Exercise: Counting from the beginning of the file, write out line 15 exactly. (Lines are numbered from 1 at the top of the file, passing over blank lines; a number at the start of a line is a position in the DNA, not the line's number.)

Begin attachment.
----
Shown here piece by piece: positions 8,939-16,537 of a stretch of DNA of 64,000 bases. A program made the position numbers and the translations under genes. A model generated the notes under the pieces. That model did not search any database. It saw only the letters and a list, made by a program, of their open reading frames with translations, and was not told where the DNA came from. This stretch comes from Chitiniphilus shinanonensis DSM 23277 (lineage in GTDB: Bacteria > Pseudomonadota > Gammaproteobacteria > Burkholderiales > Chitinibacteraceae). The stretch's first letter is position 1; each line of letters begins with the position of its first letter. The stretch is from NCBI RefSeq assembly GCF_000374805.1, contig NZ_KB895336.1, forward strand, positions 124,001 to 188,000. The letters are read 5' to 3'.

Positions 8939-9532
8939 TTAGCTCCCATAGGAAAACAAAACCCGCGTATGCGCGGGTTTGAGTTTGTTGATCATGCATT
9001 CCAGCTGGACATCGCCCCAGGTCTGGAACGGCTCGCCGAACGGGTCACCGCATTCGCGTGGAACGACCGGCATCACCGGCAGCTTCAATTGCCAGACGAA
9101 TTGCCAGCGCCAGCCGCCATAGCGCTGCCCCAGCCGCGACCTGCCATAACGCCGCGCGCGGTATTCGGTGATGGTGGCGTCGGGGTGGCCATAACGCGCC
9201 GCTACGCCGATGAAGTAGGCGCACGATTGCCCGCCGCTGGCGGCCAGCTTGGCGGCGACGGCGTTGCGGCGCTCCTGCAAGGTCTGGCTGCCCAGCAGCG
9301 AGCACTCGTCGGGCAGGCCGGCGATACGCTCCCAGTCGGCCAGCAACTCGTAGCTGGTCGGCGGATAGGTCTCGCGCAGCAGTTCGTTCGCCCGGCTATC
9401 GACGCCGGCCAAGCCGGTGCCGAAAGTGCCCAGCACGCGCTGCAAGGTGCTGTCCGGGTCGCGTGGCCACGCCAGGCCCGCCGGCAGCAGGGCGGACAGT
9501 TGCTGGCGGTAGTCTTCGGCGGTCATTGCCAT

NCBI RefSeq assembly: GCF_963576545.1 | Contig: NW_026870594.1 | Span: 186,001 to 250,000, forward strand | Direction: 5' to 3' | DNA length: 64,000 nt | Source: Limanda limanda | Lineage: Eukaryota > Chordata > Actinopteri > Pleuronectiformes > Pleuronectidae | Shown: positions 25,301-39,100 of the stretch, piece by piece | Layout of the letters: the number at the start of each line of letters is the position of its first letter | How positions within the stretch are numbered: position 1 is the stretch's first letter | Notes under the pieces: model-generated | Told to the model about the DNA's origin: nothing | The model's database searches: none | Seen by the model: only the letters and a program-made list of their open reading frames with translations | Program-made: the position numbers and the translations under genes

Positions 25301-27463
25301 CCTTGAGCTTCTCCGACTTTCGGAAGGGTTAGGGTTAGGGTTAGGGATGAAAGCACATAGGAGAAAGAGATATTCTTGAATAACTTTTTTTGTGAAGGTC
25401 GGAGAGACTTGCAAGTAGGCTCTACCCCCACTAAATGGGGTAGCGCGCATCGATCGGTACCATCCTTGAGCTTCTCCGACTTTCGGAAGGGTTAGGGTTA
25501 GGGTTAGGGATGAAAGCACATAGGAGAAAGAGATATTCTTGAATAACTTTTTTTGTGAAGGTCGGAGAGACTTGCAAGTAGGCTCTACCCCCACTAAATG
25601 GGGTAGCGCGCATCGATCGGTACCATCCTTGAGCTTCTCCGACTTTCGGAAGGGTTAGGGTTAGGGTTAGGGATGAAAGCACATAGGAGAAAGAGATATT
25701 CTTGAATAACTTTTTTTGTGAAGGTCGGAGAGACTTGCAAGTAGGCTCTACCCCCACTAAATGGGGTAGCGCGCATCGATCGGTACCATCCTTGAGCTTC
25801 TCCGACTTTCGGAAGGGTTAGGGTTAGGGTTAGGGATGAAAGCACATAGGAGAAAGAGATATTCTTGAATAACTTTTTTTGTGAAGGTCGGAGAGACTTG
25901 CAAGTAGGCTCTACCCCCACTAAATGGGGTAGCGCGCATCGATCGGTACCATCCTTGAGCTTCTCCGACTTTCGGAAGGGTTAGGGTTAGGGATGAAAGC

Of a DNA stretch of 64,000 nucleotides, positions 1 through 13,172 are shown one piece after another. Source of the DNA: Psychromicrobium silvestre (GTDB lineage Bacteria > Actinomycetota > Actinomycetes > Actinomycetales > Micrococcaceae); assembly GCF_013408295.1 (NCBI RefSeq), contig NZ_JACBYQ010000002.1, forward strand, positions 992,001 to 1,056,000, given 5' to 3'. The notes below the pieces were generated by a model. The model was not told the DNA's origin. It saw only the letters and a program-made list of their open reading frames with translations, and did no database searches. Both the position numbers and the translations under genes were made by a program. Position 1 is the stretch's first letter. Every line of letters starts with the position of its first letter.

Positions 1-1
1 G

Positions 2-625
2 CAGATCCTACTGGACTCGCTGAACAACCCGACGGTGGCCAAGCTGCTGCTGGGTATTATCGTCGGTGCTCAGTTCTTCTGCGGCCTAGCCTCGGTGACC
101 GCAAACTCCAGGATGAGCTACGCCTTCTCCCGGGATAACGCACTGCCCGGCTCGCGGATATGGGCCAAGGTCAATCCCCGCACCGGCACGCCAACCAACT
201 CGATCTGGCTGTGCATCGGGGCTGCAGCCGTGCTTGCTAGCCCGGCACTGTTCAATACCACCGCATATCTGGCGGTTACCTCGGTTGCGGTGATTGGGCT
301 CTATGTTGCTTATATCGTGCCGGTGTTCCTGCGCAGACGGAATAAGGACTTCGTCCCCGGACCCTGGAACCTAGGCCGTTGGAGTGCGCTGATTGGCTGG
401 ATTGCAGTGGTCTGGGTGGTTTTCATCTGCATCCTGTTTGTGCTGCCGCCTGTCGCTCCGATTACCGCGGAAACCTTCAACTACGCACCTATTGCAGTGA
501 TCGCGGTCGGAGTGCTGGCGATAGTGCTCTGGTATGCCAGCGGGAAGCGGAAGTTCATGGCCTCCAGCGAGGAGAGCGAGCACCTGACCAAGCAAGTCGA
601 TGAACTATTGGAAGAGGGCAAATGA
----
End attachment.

25601 GGGTAGCGCGCATCGATCGGTACCATCCTTGAGCTTCTCCGACTTTCGGAAGGGTTAGGGTTAGGGTTAGGGATGAAAGCACATAGGAGAAAGAGATATT